Top 8 Essentials for the New Camper

Does this sound familiar? You just purchased your new RV and go to the local RV store or search online for accessories you need to get out for your first trip, and you’re left completely overwhelmed. There are so many products, and solutions to problems that you don’t know that you have, hoses, fixtures, gizmos, and gadgets. All you wanted to do was to get away from it all for a while.

You can spend days and thousands of dollars purchasing everything you need and don’t need. My recommendation: Start with the essentials, and that’s it. You’ll quickly learn what other things you need or problems you want products to help you solve.

Below is a simplified list of the very basics that will help you get going for your first weekend at the campground (and not search for a Walmart to buy something that you didn’t realize you needed.

Number 1: Waste Hose and Connection Kit

Wastewater management is a dirty (and smelly) job, but it doesn’t have to be a frightening experience. Start with a good waste water kit with everything you will need to hook up and dump out.

The Camco 20′ RhinoFLEX 20-Foot RV Sewer Hose Kit is a complete solution that will give you all the connections you need to hook up. The 20 feet of hose will be more than enough for most campsites.

Number 2: Fresh Water Hose

You’ll want to have a dedicated freshwater hose to connect your RV to the spigot at the campsite. Don’t just run to Home Depot and pick up a garden hose- you want a drinking water-approved hose.

Zero G water Hose

I recommend getting a Teknor Aex Zero-G hose. This hose is soft (not rigid) and can easily pack up and store when you’re done camping. It’s not bulky like a garden hose and is hassle-free when throwing it into your storage compartment. Plus, it’s drinking water safe!

I suggest getting a longer hose (at least 25′) so that you have more length when you need it. In this case, longer is better.

Number 3: Power Surge Protector

You just spent all of that money on your RV, don’t risk your investment with the FREQUENT power surges experiences and most RV parks. Invest in a quality surge protector like the ones manufactured by Progressive Industries.

Be sure to get the correct amperage (30 or 50 amp) that matches your RV. Progressive Industries surge protectors offer peace of mind and lights that will let you know that the pedestal receptacle is working.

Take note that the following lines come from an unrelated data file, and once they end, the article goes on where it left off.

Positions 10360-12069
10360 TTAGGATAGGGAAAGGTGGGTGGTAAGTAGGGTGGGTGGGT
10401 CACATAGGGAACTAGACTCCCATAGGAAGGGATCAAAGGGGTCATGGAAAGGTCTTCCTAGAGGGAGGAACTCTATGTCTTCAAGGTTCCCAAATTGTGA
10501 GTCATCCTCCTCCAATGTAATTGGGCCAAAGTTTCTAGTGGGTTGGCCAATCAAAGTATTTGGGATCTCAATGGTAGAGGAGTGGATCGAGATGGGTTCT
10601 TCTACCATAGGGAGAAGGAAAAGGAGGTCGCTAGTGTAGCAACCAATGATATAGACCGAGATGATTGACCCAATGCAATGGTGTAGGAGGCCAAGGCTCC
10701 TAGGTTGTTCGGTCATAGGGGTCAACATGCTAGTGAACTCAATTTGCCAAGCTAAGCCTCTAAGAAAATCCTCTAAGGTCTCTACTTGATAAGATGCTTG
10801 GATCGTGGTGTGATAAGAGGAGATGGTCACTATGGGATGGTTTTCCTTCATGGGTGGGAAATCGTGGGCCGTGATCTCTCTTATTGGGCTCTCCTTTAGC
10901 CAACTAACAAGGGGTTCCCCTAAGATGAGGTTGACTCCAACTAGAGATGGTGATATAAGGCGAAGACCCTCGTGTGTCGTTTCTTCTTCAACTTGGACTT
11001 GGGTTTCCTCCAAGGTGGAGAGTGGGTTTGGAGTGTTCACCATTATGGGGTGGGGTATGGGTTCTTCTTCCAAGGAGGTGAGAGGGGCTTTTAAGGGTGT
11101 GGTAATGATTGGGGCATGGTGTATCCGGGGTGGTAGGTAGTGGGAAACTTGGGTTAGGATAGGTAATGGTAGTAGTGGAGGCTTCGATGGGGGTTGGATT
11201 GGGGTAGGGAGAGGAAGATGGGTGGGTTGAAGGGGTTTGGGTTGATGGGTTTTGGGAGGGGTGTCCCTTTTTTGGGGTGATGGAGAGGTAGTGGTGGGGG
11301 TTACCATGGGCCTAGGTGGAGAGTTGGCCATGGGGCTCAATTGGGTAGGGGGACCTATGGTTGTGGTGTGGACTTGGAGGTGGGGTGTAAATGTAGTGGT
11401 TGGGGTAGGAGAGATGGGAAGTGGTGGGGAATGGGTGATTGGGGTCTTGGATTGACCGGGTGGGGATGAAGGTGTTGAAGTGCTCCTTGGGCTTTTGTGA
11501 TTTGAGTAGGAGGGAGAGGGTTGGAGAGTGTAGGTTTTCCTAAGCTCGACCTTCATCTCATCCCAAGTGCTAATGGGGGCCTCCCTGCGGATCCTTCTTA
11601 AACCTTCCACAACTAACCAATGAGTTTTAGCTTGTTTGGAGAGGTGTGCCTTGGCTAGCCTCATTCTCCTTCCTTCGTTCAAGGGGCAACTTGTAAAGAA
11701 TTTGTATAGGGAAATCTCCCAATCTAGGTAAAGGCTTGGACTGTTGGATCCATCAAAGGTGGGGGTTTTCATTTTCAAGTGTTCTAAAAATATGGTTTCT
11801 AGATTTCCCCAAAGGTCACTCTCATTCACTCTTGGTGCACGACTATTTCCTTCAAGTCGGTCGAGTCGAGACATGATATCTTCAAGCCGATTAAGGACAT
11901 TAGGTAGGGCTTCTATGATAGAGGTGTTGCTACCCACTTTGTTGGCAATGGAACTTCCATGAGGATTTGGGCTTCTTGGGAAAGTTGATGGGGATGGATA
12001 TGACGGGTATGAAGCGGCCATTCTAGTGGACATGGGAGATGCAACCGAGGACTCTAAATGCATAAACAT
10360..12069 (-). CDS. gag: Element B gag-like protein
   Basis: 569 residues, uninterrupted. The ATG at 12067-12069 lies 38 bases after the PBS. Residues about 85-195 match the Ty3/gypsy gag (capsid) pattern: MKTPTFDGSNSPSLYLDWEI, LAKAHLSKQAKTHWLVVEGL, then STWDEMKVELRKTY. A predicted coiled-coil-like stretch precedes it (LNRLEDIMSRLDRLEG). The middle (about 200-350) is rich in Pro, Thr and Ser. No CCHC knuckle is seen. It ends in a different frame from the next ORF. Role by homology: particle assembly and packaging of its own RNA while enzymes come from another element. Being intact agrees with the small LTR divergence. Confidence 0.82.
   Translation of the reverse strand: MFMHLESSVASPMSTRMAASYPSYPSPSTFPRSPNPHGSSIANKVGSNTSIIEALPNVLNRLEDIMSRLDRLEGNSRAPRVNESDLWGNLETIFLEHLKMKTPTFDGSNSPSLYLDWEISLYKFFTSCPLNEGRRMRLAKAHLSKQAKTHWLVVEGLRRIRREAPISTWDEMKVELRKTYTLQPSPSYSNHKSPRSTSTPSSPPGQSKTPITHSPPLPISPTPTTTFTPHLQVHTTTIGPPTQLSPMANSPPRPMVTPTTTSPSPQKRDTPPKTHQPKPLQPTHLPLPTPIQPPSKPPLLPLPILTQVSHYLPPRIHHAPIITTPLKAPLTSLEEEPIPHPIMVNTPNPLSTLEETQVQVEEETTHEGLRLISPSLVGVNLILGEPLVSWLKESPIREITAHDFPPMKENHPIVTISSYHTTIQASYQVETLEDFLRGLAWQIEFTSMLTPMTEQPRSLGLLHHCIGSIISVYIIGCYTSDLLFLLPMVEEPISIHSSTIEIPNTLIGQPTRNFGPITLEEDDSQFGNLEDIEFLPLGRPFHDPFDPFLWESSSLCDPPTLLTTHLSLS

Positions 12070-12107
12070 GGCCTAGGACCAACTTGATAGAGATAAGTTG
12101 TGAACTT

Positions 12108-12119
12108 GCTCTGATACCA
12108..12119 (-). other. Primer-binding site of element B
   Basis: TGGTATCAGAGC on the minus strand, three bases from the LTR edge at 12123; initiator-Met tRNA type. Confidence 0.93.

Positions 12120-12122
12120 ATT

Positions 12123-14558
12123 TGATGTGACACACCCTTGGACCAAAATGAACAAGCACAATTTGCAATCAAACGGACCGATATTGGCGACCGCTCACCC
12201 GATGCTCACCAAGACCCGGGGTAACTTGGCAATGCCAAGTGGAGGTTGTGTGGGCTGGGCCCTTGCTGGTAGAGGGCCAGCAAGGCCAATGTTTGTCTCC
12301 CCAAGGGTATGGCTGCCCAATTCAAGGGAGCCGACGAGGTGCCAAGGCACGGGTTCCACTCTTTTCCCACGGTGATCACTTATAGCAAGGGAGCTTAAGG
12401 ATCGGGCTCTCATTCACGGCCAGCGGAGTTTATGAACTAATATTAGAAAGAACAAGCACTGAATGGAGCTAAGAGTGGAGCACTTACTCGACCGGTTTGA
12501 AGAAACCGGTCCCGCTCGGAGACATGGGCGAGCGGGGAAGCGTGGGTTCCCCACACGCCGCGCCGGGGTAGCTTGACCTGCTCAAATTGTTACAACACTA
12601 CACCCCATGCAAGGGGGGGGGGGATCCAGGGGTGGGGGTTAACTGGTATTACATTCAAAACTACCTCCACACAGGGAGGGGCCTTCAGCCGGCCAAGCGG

Number 4: Waste Hose Support

This product may seem like a luxury item initially, but proper drainage for your wastewater will save you headaches when it comes time to dump. Simply laying it on the ground can create situations where the wastewater collects and fills the hose with…You know what!

The Camco 20 foot Sidewinder is the go-to support that will get you set up in no time at all. It expands like an accordion and will pack up small enough to fit almost anywhere to store.

Numbers 5 & 6: Leveling System and Blocks

An enjoyable camping trip starts with a level RV. Leveling your rig is more of an art than a science. It takes time to get it right, and don’t be discouraged if you’re sleeping on an incline for your first couple of trips. A level RV is also essential for water drainage and some of your appliances, such as the refrigerator.

However, in order to be able to level, you need some tools. This system includes block and/or tire ramps. For the tongue, I recommend using Tri-lynx leveling blocks. This kit has enough to get you level in most situations. Of course, you can use pressure-treated wood, like a piece of a 6×6 post, but blocks are easy to adjust and provide a solid foundation.

My absolute favorite option for leveling side to side is to invest in a good tire ramp system like the Anderson Camper Leveling kit. You can find my full review of them here.

Numbers 7 & 8: Water Pressure Regulator & Water Filter

Water pressure is hit or miss at a campground. When it’s too low, you will wish for more. When it’s too high, you can, although rare, cause damage to your RV plumbing. Like the surge protector, it’s better to be safe than deal with costly repairs.

And, for less than $10, you can be covered. The Camco RV Brass Inline Water Pressure Regulator isn’t fancy, but it gets the job done. Of course, you can always opt for a more expensive one, but by now, you’re probably scraping pennies.

While not critical, I would also recommend that you pick up an inexpensive Camco TastePure water filter. I rarely drink RV water straight, but I like to make coffee in the mornings, and good-tasting water is a must.

Bonus: Used RV Buying Guide
Finally, if you’re still looking for an RV and are considering purchasing a used one, then the following book is for you. This book will guide you through the entire used RV buying process, from learning about RV types to negotiating a purchase. The RV buying process can be intimidating, especially if you’re new. However, a little planning can go a long way. Purchase your book here: Used RV: The Complete Guide for Buying a Used RV

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